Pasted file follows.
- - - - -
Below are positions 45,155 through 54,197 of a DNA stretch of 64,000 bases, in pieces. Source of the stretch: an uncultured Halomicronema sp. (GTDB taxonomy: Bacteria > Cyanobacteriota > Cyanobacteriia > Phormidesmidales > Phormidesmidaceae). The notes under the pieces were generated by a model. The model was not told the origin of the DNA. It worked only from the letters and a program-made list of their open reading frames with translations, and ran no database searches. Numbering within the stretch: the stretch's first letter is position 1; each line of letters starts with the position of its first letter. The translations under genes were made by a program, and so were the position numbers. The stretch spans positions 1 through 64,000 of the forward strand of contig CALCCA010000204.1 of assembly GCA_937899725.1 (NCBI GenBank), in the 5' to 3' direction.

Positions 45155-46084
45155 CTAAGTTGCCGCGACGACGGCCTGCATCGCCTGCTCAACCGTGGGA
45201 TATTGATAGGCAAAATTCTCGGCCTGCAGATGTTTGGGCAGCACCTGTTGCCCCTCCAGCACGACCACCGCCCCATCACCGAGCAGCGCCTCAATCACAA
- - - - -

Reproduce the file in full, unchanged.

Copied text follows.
Below are positions 45,155 through 54,197 of a DNA stretch of 64,000 bases, in pieces. Source of the stretch: an uncultured Halomicronema sp. (GTDB taxonomy: Bacteria > Cyanobacteriota > Cyanobacteriia > Phormidesmidales > Phormidesmidaceae). The notes under the pieces were generated by a model. The model was not told the origin of the DNA. It worked only from the letters and a program-made list of their open reading frames with translations, and ran no database searches. Numbering within the stretch: the stretch's first letter is position 1; each line of letters starts with the position of its first letter. The translations under genes were made by a program, and so were the position numbers. The stretch spans positions 1 through 64,000 of the forward strand of contig CALCCA010000204.1 of assembly GCA_937899725.1 (NCBI GenBank), in the 5' to 3' direction.

Positions 45155-46084
45155 CTAAGTTGCCGCGACGACGGCCTGCATCGCCTGCTCAACCGTGGGA
45201 TATTGATAGGCAAAATTCTCGGCCTGCAGATGTTTGGGCAGCACCTGTTGCCCCTCCAGCACGACCACCGCCCCATCACCGAGCAGCGCCTCAATCACAA